The other phenom from Born to Run is barefoot running. This too will give you tons of returns on a google search. My friend, Kera, has tried it on a treadmill, but I don't think the treadmill was a good test for her so she's waiting until warm weather to test it outside. Born to Run goes into an in depth discussion on human physiology and feet and the fact that many running shoes actually screw up our god-given alignment and form for running, thus the aches and pains (not the running). Athlete upon athlete have come forth and claim they have been healed of aches and pains by running barefoot. If you look at the evolution of the running shoe, you can see its all about "style," not so much your feet. There must be something to it. But alas, it's not really "barefoot." Our feet would be lunch meat in no time. A layer of rubber is on the bottom of your feet, but it's basically flat with no supportive upper. The Mexicans run in sandals which are just what I described above. Five-finger Vibrams are the newest craze to mimic running barefoot. They have a coat of rubber to prevent lunch meat production, with unsupported tops and toe slots to allow toe usage in running (supposedly it helps). I'm gonna try a pair of water shoes I got years ago that are non-supportive, flat, and have a nice sole of rubber. They should work just fine. So Born to Run is spreading some interesting trends. It'll be fun to see if they catch on and become a way of life, especially the barefoot part.

Thursday, December 10, 2009

Trainer Riding 101

This class synopsis is written to provide an objective perspective or “how-to” of riding a bicycle trainer (no dummy; not training wheels… but a “trainer” described under definitions) to new students of this activity.

Bicycle: A two-wheeled device with a metal(ish) frame that is propelled forward when you rotate pedals connected to a chain. It also has handlebars for your hands and a small seat to park your butt.
Trainer: An individual that trains another individual, bug, or animal on a specific activity. Whoops… wrong trainer. A device you can “park” the rear tire of your bicycle on, raising the rear wheel off the floor allowing an individual to pedal like hell for miles upon miles and hours upon hours and never move an inch.
Individual: A person foolish enough to sit on his/her bike parked on a trainer and pedal like hell for hours upon hours and miles upon miles never move an inch.

Overview: Riding a trainer sucks. This class will provide some non-sucky advice on tolerating sitting on your bike parked in a trainer and pedaling like hell for hours upon hours and miles upon miles and never move an inch.
Advice: Avoid riding a trainer at all costs. Your butt will get sore, you’ll start hallucinating and singing, and its boring as hell.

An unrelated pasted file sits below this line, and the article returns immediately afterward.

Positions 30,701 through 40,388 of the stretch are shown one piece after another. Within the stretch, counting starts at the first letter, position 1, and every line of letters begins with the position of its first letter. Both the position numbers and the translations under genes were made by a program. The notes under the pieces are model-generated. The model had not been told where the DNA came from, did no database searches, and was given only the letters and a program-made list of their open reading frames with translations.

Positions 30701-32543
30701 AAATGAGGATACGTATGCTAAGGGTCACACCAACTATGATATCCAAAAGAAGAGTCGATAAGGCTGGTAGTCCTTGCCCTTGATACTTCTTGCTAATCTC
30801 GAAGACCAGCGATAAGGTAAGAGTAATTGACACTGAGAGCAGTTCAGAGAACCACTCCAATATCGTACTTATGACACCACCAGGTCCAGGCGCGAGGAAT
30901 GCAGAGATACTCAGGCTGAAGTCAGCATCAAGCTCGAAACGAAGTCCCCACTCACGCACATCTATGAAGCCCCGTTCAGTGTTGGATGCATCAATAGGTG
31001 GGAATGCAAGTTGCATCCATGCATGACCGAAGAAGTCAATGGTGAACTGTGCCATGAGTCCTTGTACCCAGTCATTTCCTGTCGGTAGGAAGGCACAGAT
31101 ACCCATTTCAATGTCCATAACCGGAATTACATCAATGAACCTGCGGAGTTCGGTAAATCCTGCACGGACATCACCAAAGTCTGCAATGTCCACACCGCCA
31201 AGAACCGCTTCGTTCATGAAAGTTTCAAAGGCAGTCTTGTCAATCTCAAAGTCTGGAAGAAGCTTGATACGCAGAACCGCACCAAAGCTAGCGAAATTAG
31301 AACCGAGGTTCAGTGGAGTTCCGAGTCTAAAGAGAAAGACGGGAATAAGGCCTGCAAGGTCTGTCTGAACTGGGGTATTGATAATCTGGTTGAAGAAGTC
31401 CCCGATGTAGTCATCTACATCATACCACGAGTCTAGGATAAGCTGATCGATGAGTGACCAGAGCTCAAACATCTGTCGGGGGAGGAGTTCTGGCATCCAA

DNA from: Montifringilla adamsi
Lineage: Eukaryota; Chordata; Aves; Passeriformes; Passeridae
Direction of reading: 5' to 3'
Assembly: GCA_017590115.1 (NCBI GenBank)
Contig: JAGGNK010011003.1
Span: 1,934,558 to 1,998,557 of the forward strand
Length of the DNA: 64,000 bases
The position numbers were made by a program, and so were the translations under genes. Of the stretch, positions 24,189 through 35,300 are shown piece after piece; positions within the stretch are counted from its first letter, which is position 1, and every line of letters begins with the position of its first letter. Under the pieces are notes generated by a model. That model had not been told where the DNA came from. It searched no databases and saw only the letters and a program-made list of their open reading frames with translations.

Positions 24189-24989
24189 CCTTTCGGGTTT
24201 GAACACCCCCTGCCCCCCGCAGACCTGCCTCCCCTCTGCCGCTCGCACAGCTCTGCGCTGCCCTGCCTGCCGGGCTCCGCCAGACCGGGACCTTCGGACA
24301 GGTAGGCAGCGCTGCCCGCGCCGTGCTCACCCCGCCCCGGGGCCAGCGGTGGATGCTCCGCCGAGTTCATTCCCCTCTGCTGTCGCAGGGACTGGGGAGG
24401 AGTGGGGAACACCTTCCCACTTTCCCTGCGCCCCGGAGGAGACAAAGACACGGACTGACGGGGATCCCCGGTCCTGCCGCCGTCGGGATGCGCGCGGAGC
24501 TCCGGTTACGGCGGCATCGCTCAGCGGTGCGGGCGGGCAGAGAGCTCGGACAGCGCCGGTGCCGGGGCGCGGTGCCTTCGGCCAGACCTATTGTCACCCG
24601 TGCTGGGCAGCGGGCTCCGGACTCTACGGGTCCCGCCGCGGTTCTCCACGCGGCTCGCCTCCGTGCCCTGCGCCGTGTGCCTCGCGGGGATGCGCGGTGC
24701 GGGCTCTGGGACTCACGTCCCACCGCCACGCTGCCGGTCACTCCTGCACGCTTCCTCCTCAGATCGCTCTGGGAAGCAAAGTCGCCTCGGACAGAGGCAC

Alternative Activity: Curling, Darts, or indoor Badmitton. Cards are good too.

Extra points: Buy as many DVDs of other individuals foolish enough to sit on their bike parked in a trainer for hours upon hours and miles upon miles and never move an inch and see just how many hours upon hours you can tolerate by watching them pedal like hell and never move. Have another individual in your household (not one that is foolish enough to sit on their bike parked in a trainer for hours upon hours and miles upon miles and never moving an inch) document the time spent beyond 10 minutes. If the DVDs of other individuals don’t’ help you stay on for longer than 10 minutes, buy a device that pumps loud music into your eardrums to a melodic tune of your liking. Yanni may not work - AC/DC will. Take a YOGA class to learn how to endure the impossible. Yes, there’s a reason Yogis can twist their bodies into pretzels. That same philosophy can be applied to figuring out how to sit on your bike parked in your trainer for hours upon hours and miles upon miles and never move an inch.

Final Exam: There ain’t one. You already did it. You accomplished the impossible and now know how to set your butt on your bike seat parked in your trainer and pedal like hell for hours upon hours and miles upon miles and never move an inch. Congratulations.

Wednesday, December 9, 2009

First Cars

Do you remember your first car? Oh what fun if you're my age or a little older. Here's my first...

1969 Oldsmobile Ninety-Eight Sedan. It wasn't really mine. Like most kids, I got the family hand-me-down. It didn't last too long once I got a hold of it.

But my 2nd car rocked:

No, this one wasn't mine either. My dad had a fetish for Volkswagens so this was his, but he left me drive it to school my senior year. To this day, I wish I still had it and tease Rick if I had money to waste, there would be a classic VW sitting in the garage. And here is my 3rd car which was truly mine -- I made the payments for it.

A 1977 Chevy Nova. Boring. But affordable. And your first???

Sunday, December 6, 2009

The First Cold Weekend